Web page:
One day, so the story goes, a honey bee found its way into Mrs. Backer’s Pastry Shop on South Temple.

Thinking it had hit unexpected pay dirt, the bee made a beeline, as it were, for one of Mrs. Backer’s famous cakes decorated by buttercream flowers, hovered for a second, then dove into the tube rose on top.

Of all the compliments Utah’s oldest family bakery has received — and there have been thousands over the years — from movie stars and governors and Jazz players and church leaders and more mothers of the bride than you could count — Marty Backer thinks that one might be the most flattering.

“It thought it could go straight down and get the nectar,” he says.

* * *

Bakeries come and bakeries go, but not this one. Mrs. Backer’s has sold the same pastries from the same location in the same city since 1941. It’s been at 434 E. South Temple for so long the building is on the National Register of Historic Places. It couldn’t move if it wanted to.

At that, Mrs. Backer’s is a mere toddler compared to the family’s long relationship with baking. The Backers first opened a bakery in northwest Germany in the village of Dornum on or about the year 1200, some 800 years ago. The family surname — “backer” is “baker” in German — is believed to come from what they did for a living.

The source for the above anecdote is Marty’s grandfather, Gerhard Backer, who came to America with his wife Henrietta in 1924 and brought the family trade with him. As a conscript in the German army during World War I, Gerhard served behind the lines, baking bread to feed the troops. He returned to Dornum after the war, but runaway inflation caused him and Henrietta to emigrate to America, where Henrietta had two brothers to sponsor them.

Gerhard promptly opened the West High Bakery — located across from West High School. When his oldest son, Martin, came of age, he branched out and opened Mrs. Backer’s on South Temple in 1941 — the name is a tribute to Martin’s mother, who stepped in and set Gerhard straight when he hedged on loaning Martin the money he needed to get started.

Mrs. Backer’s has paid homage to her ever since.

Marty Backer, Martin’s son, is the third-generation owner of Mrs. Backer’s, along with his wife, Renee (who is also Mrs. Backer but not the Mrs. Backer). The fourth generation is waiting in the wings: Marty and Renee’s children, Stefanie and Wade, who run the bakery full time now that Marty and Renee are in their 70s and easing off a bit.

The secret to Mrs. Backer’s staying power? “Being different,” says Marty. “Anybody can make a cake, but the stuff we make, we hope, is better tasting and better looking and so forth.”

They make a spectacular meat pie that has been on the menu since Gerhard brought the recipe from the old country, and they sell a lot of cookies and french pastries, but more than anything, it’s their colorful flowers, made from a closely guarded buttercream icing recipe, that set them apart.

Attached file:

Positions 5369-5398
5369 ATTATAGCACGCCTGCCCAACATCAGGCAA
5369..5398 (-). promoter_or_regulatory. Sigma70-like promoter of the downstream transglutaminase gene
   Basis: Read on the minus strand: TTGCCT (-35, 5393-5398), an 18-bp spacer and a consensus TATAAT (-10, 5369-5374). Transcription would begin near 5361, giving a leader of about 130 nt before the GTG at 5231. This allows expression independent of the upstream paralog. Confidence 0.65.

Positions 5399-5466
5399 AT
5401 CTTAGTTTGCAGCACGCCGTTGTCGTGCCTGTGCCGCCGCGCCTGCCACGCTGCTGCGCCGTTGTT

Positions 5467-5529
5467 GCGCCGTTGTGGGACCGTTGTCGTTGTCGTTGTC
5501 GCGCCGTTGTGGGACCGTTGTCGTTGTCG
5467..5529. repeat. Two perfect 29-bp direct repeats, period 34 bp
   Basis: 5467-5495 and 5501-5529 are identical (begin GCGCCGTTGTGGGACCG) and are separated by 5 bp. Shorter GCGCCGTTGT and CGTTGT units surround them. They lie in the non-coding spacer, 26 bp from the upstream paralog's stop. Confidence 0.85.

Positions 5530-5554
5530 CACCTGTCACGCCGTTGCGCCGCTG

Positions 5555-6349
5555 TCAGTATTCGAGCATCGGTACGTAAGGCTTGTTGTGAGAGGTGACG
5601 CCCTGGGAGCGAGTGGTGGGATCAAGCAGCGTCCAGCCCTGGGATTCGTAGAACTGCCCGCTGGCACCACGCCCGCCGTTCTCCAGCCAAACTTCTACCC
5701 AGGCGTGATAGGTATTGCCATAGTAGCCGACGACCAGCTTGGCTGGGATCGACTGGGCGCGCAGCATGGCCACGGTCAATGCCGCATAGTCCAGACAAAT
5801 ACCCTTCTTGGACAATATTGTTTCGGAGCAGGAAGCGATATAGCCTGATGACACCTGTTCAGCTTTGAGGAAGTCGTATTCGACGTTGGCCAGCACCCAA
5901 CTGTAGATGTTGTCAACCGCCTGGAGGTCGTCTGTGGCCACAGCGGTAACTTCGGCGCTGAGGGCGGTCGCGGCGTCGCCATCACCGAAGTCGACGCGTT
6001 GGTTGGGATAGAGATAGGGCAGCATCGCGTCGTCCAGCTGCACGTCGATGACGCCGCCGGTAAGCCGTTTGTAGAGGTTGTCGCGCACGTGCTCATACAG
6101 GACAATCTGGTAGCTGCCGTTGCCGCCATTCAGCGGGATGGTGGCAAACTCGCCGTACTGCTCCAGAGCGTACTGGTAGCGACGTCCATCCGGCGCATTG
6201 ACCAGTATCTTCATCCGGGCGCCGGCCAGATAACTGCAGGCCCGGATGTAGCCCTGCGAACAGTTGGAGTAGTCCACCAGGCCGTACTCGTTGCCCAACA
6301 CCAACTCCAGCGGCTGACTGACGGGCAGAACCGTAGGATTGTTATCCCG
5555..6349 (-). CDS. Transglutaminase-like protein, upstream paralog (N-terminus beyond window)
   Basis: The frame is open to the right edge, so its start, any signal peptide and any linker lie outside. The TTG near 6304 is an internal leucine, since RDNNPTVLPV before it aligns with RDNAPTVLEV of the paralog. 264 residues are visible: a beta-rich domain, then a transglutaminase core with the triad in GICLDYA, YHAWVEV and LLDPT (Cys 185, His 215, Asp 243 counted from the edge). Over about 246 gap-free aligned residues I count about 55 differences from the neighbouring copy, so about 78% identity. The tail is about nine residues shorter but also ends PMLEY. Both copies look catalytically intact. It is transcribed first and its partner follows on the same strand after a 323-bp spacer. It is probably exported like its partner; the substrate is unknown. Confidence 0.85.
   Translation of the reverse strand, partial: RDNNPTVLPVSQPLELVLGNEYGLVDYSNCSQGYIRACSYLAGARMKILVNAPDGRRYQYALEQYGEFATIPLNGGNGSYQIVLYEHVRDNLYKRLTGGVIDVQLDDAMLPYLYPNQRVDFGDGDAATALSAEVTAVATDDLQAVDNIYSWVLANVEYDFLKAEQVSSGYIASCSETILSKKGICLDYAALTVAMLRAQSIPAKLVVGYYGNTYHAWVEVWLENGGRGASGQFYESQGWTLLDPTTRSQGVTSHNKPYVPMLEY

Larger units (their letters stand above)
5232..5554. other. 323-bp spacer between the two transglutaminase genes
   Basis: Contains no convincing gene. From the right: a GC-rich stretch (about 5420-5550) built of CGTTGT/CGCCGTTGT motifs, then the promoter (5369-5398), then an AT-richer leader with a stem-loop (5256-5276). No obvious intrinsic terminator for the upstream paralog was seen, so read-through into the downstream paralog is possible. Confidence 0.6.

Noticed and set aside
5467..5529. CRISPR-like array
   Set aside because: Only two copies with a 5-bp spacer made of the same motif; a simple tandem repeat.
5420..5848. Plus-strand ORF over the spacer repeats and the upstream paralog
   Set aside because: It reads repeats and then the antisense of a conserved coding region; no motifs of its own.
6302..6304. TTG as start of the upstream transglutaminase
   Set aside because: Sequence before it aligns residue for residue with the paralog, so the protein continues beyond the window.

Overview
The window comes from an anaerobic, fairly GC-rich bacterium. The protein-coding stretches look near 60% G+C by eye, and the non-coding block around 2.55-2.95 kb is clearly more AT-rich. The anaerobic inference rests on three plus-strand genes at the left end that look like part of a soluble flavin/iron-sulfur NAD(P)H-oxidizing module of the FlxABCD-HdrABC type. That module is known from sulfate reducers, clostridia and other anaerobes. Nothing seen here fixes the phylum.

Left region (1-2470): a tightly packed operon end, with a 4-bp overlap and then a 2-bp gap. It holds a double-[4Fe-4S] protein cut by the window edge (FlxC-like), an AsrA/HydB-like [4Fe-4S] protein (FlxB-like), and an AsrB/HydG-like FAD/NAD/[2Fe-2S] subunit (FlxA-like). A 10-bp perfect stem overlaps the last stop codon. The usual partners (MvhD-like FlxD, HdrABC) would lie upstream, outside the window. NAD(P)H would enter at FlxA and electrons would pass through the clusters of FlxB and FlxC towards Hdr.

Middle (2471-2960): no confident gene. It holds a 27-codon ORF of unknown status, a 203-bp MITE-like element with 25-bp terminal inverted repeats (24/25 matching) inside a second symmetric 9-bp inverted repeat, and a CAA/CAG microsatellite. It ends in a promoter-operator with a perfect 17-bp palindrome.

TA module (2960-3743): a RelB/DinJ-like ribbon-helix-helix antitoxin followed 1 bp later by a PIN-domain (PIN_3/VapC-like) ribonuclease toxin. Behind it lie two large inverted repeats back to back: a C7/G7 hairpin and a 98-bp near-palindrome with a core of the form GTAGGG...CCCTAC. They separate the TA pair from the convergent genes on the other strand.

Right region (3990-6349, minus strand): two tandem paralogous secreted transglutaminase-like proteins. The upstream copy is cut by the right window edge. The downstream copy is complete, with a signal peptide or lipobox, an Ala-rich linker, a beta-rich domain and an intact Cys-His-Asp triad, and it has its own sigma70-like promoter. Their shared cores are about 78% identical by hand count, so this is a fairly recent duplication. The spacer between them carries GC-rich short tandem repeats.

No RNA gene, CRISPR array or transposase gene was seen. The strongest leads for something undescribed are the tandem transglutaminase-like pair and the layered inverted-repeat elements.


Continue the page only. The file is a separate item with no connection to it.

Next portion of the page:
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The flowers were there from the shop’s beginning, but it wasn’t until 1969 that the artistry really took off. Marty had just returned from a two-year mission for The Church of Jesus Christ of Latter-day Saints, freeing up his father to handcraft a number of custom metal decorating tubes so he could make ornate, lifelike flowers. Martin Backer constructed about 15 tubes in all, beginning with the rose and ending with the coup de grace — the daffodil.

“Because he needed that trumpet,” says Marty, “the daffodil makes a real statement.”

The timing was perfect, because just as supermarket bakeries were proliferating and running mom-and-pop stores out of business, Mrs. Backer’s had to start adding more employees.

They barely advertised, but word of mouth was more than sufficient. If you get Marty and Renee — who met when she got a job at Mrs. Backer’s to help pay for college — talking about people-you’ve-heard-of they’ve made deluxe cakes for, pull up a chair.

“Oh, we could drop names all over the place,” says Renee, as she and Marty start clicking them off: Roma Downey, Geena Davis, Stefanie Powers, Gary Herbert, Gail Miller, Karl Malone and a bunch of other Jazz players, Cal Rampton, Scott Anderson, Jeff Judkins, Kem Gardner, Orrin Hatch, Mitt Romney, Larry King.

Beginning with David O. McKay, for years they made a cake for every Latter-day Saint church president’s birthday.

The biggest one they’ve ever made was for a Greek wedding. The bride asked for a cake 6 feet high. It cost $700. In the 1970s.

The tubes Martin Backer fashioned back in 1969 are still used to make the deluxe flowers — and only by a Backer. After Martin retired, Marty did all the flowers. Now, Stefanie is the artist, with occasional help from her brother Wade.

This is partly because using the tubes is “a learned art,” and also for proprietary reasons. “When Dad developed those tubes he didn’t want everyone to know how it was done,” says Marty, “so we’ve kinda kept it in the family.”

And so it goes for the Backers. Eight hundred years of perpetual baking and counting. The old folks back in Dornum would be proud.